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Between 1500 and 600 BC, Asia Minor and the Mediterranean witnessed the rise and fall of several mighty empires. Often the birth of one empire precipitaed the death of another. How could a small people like the Judeans establish an empire when located between such giants as Egypt and Assyria? Why did some empires endure for centuries while others lasted only a few generations? Chariot Lords shows you the how and why.
Each lord controls between 5 and 6 nations, some strong, others weak, each with varying goals and objectives--indeed some of these countries may not even exist at the same time. Players compete against one another to achieve the victory criteria for their empires. Nations quickly become rivals, involving them in death struggles over expansion. Each turn (90 years) will see new countries come to the fore, while established empires struggle to levy reinforcements and arrange alliances. A fine line must be walked between conserving one's forces and expanding one's empire. Too much expansion will see your resources spread thin and possibly swept away by a new emerging empire, but not enough aggression will see your empire fail to garner sufficient victory points to win.
Armies are of a mix of foot and mounted units, along with the occasional leader of note. It is not enough to conquer--you must be able to keep what you have taken. The winner will be the one who has the most victory points after all teh armies have had their moment on the stage. It is up to you to determine whether your empire will be relegated to the dustbin of history, or whether others will hail you as The Chariot Lord.
This is a brilliant game that, by using a random turn order, fixes the main flaw that made Britannia so boring after a few playings. Every game is subtly different as the 'tactical' interaction of the various nations changes while their general goals and time of expansion remain, thus providing an interesting balance between long-term planning and reacting to short-term pressures. This also means that while experienced players will do better, the micro-optimizations of long-term fanatic Britannia players will be useless and thus won't turn off new players.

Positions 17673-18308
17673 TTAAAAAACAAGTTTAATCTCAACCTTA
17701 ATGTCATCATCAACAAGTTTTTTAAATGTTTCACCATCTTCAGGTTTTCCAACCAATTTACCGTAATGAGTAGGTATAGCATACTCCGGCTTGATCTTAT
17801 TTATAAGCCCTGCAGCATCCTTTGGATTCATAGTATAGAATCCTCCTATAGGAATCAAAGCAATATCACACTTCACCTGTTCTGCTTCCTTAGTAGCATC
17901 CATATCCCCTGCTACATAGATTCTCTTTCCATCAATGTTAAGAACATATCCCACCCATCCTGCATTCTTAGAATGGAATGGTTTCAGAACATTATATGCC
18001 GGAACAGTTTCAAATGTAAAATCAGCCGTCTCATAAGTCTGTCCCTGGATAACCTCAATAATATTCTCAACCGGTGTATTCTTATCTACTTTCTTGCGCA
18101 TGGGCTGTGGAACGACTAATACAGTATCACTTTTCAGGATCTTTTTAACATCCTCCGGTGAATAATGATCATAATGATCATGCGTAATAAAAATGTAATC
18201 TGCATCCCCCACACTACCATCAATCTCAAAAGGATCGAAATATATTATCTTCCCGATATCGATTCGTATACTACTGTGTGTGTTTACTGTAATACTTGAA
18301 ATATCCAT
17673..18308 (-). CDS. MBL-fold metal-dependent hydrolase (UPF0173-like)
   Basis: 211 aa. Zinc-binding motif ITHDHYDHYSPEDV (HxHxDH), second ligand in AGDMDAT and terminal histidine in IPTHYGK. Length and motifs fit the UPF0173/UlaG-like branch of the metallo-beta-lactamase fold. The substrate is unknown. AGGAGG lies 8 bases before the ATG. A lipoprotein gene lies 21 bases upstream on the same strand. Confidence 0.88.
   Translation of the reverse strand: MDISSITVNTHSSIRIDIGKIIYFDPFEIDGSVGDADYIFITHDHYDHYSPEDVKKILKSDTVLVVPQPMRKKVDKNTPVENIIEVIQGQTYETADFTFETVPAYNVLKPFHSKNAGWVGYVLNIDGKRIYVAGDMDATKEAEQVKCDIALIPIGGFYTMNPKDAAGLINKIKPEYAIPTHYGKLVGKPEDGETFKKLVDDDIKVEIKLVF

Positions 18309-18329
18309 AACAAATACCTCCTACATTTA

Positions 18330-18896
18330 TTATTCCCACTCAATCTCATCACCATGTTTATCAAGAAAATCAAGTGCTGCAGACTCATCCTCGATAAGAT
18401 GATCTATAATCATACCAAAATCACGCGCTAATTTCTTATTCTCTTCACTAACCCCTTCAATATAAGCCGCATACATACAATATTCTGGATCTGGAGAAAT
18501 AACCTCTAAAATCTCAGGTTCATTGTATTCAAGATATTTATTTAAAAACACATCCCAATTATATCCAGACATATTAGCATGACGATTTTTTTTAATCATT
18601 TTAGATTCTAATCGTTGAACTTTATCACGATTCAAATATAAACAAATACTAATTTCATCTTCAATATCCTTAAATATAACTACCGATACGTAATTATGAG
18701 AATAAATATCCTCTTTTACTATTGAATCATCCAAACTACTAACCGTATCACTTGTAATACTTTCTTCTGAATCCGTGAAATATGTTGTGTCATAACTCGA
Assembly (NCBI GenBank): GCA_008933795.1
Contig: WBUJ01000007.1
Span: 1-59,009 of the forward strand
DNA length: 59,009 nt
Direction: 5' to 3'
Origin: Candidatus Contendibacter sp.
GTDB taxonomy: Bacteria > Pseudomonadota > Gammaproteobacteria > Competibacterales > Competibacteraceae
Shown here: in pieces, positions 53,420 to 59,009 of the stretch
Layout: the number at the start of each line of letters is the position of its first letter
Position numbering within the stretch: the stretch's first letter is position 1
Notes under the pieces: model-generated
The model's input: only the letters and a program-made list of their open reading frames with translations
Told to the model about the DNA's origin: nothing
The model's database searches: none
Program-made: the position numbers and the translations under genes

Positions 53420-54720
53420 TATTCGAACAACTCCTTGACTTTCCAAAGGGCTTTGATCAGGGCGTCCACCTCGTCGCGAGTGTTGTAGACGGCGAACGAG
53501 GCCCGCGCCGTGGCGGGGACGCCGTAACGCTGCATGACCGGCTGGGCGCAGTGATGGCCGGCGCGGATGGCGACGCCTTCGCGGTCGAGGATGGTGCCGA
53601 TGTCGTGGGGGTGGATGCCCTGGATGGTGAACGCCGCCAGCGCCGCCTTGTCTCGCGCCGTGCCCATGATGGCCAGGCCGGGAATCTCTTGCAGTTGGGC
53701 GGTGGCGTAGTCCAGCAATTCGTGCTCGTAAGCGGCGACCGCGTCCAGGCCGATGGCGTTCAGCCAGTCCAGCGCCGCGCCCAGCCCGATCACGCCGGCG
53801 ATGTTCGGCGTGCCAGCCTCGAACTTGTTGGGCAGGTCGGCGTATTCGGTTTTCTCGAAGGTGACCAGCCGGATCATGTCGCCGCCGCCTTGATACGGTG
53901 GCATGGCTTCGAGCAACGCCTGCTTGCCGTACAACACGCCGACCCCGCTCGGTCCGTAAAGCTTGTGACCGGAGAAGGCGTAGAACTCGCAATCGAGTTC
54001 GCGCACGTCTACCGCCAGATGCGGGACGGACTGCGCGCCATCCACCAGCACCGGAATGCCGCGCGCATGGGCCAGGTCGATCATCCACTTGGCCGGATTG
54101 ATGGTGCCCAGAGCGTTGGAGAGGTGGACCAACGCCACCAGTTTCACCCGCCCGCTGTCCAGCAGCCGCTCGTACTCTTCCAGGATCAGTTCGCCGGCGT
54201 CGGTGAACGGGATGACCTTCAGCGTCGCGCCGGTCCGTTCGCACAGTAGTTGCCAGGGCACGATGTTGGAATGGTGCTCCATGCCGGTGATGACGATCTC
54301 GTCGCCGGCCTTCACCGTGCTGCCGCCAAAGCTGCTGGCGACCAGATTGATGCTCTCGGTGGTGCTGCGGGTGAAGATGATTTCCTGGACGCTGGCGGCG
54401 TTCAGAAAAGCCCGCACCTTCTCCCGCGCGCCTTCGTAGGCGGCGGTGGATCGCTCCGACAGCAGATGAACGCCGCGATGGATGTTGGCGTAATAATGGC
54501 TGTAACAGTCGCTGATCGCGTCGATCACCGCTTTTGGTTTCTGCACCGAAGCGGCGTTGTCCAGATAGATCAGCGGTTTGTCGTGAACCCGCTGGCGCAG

The rules are somewhat terse and could have benefited from a few clarifications, but our group had no problem getting into the game and had roaring fun every time we played it.
It can be played by non-wargamers, but is too long for the normal German game crowd. (Much shorter than Civilization though.) In terms of history though, the randomized movement prevents the absurd deals and optimization strategies that bedevil Britannia because players know in advance who's turning up when and where, and so can optimize their placement down to the last unit. For wargamers, it is an effortless dose of history about a rarely offered era.
I have seen scenarios floating about on the web that provide fewer turns for shorter play and also an adapted timeline to accommodate dating changes. Even for serious wargamers this game is a unique vehicle to experiment with such changes.
I have had a blast playing this game, but then I love this type of game and period of history. I feel that the negative comments posted are unfair to the game. True there are some ambiguities and it is a long game but that should not, in my opinion, warrant a 1 star.
I don't want to spend time rehashing what the other reviewers covered, but instead want to focus on the improvements to the game made with the 2nd edition ruleset. Many of the problems mentioned above (long game, one scenario, ambiguities, combat system, etc.) have been addressed and in my opinion fixed adequately.
New 'Mighty Warrior' points and a streamlined combat system as well as a rules reorginization make this a worthy successor to Brittania. These updated rules can be found on Boardgame Geek (www.boardgamegeek.com) or Web Grognards (www.grognard.com). Take the time to play Chariot Lords with these changes and I believe you will not be disappointed.
The game is fun, and a bit more involved and shall I say 'realistic' than Britannia (AH).
The rules are not well organized, but there is a player aid sheet on the Clash of Arms website (the publisher).
What makes the game more interesting than Britannia and that series of games is there are many ways of obtaining victory points. The players have more flexibility and can try more variations in strategy.
Occasionally a player's chances of victory can be dashed by luck, depending on the sequence of the player order each turn (which is determined randomly). If a big empire goes first one turn, and then last another, it may be crushed, or at least lose many victory points.
If you're a fan of Civilization and Britannia, this game is for you. You guide several Middle Eastern empires from birth all the way to eventual decay. At predetermined times and locations, you bring a fixed set of nations into the game and earn victory points according to how well they fulfill their national destinies by adding territory, conquering neighbors, winning battles, and so forth. These overlapping goals invariably conflict with the competing ambitions of inconsiderate neighbors. The mechanics of play are fairly simple, making it fairly easy to keep track of who is likely to be attacking whom in the tangled melees ahead. You'll experience the glorious sweep of history in rich detail as the game unfolds.